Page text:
A sustained move of at least 30,000 in claims is widely viewed as the minimum figure to signal a meaningful change in job growth.

Another benchmark number, 400,000, is used by many economists in the context of the jobless claims report. When claims rise above 400,000 for several weeks, this is seen to reflect economic weakness and signal the potential danger of falling into recession. Conversely, a number moving below 375,000 reflects a possible economic recovery, as fewer workers are being laid off by companies. A continuing claims number of greater than 3 million is considered a negative threshold by some analysts.

Market Reaction to the Jobless Claims Report

Trading opportunities can come into play when the jobless claims report misses or exceeds analyst expectations, causing market volatility. A larger divergence from analyst expectations usually translates into a larger reaction in the markets. Here are the typical, but by no means universal, reactions broken down by market:

  • Stocks: Jobless claims coming in higher than expected is typically bearish/negative for stocks, while a report coming in lower than expected is bullish/positive.
  • Bonds: Jobless claims coming in higher than expected is typically bullish/positive for bonds, while a report coming in lower than expected is bearish/negative.
  • Currencies: Jobless claims coming in higher than expected is typically bearish/negative for the U.S. dollar, while a report coming in lower than expected is bullish/positive.

A Sample Report

The excerpt above is from the report issued Sept. 12, 2013. It contains the most important figures from the report: initial claims, the four-week moving average of claims and continuing claims. Continuing claims is officially listed as "insured unemployment." Bear in mind that the advance figure, in this case covering the week ended Sept. 7, is often subject to revisions.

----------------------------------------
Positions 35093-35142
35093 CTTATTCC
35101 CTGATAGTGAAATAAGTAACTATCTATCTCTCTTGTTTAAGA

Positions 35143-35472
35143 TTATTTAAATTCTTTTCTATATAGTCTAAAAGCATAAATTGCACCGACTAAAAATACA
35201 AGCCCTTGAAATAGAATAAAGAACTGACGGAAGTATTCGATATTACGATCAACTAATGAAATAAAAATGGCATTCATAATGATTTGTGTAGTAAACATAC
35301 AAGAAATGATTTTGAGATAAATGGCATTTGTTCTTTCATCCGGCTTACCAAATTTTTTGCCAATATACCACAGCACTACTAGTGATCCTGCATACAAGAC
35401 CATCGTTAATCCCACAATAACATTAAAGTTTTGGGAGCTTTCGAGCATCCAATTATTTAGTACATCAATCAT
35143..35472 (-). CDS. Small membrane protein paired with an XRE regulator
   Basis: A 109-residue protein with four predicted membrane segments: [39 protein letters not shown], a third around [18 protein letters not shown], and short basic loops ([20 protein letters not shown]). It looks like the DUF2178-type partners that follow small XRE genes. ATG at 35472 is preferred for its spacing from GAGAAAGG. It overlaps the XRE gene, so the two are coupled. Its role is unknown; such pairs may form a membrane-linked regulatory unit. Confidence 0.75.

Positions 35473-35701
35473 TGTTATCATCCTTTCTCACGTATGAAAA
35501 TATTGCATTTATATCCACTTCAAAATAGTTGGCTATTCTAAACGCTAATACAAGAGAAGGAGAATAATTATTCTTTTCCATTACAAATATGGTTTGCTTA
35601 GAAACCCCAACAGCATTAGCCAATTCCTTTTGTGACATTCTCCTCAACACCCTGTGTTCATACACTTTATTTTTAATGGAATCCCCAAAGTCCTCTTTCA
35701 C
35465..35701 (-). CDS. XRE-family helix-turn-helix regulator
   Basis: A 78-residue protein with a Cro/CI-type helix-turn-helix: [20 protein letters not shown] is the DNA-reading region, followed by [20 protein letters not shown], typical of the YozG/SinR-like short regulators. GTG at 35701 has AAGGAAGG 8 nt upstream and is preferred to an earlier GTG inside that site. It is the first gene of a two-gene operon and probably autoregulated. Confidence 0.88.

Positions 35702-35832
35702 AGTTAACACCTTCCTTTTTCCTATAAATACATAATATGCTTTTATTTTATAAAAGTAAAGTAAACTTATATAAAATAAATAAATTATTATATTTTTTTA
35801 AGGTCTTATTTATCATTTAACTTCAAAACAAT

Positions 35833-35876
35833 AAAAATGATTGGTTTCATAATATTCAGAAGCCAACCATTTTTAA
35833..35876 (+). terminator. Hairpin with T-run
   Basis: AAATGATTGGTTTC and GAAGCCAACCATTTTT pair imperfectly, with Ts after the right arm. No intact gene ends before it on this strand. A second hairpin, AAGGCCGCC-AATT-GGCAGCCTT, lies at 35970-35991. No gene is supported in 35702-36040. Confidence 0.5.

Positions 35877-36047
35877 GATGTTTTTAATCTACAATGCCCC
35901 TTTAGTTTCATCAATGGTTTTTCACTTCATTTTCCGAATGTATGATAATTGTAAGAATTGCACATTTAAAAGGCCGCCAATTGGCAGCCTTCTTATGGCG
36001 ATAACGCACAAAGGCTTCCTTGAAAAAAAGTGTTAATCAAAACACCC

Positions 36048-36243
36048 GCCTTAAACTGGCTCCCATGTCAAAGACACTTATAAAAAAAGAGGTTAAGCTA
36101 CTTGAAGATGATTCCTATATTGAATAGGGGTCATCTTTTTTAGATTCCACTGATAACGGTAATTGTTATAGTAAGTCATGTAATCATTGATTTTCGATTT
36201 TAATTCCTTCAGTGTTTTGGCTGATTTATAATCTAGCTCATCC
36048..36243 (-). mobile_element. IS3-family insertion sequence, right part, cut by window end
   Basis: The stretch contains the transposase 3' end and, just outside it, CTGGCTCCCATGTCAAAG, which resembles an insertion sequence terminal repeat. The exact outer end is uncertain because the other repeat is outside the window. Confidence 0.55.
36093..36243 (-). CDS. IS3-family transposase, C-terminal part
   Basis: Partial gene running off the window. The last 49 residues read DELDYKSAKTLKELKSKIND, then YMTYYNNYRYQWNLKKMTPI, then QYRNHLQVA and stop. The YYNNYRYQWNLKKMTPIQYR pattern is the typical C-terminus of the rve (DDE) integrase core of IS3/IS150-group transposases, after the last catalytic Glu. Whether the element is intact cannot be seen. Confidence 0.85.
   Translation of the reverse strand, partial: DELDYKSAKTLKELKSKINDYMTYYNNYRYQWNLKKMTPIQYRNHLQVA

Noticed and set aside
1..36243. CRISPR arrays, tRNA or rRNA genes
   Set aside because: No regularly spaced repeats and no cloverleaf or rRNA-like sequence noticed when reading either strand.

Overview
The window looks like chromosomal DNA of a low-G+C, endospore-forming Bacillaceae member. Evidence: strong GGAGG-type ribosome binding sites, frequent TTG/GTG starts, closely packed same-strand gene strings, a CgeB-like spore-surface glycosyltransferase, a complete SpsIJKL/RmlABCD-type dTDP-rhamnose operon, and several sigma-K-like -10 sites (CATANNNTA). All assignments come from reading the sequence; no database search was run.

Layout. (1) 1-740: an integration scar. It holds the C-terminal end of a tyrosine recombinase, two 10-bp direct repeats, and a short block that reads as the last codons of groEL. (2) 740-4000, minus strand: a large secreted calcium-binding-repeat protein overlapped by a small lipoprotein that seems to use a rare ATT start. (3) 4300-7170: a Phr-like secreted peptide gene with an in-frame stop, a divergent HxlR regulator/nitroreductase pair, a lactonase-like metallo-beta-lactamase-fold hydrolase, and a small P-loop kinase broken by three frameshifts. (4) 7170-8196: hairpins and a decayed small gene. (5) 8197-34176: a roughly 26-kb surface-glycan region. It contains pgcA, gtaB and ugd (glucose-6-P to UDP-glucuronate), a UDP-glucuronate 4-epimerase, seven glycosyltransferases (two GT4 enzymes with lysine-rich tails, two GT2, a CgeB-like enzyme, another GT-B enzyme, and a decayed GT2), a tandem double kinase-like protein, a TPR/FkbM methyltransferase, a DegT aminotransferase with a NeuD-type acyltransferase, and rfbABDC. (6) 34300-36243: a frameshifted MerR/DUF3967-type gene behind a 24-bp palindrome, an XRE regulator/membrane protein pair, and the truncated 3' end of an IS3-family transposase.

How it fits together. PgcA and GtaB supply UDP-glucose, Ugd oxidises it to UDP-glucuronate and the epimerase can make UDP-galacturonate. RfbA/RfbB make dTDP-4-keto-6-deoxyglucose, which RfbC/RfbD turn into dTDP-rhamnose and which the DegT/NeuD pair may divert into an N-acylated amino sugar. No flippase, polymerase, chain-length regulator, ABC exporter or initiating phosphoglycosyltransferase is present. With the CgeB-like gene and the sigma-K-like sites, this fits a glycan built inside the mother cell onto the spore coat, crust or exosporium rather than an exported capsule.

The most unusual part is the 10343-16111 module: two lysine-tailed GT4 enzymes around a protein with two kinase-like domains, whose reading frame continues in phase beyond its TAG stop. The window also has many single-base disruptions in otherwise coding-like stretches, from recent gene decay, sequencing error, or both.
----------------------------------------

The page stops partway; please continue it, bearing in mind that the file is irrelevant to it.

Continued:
While both seasonally adjusted (SA) and not seasonally adjusted (NSA) data are shown, markets focus primarily on the seasonally adjusted numbers.

We can see that this was a modestly positive report for the labor market, with seasonally adjusted initial claims falling 31,000 to 292,000, the four-week moving average of seasonally adjusted claims falling 7,500 to 321,250 and seasonally adjusted continuing claims coming in at 2,871,000, a drop of 73,000 from the prior week.

The BLS Employment Situation Report

The jobless claims report is often used to try to gauge the outlook for the monthly Employment Situation Report. The Employment Situation Report, released on the first Friday of each month by the Bureau of Labor Statistics, stands among the most important economic releases. It includes the U.S. unemployment rate, non-farm payroll employment, average workweek and average hourly earnings.

The Bottom Line

While overshadowed in importance by the BLS monthly employment report, the freshness of the data in the jobless claims report makes it a key early indicator of labor market health. Due to the data's volatility, the four-week average is an important figure to track along with the weekly initial claims figure.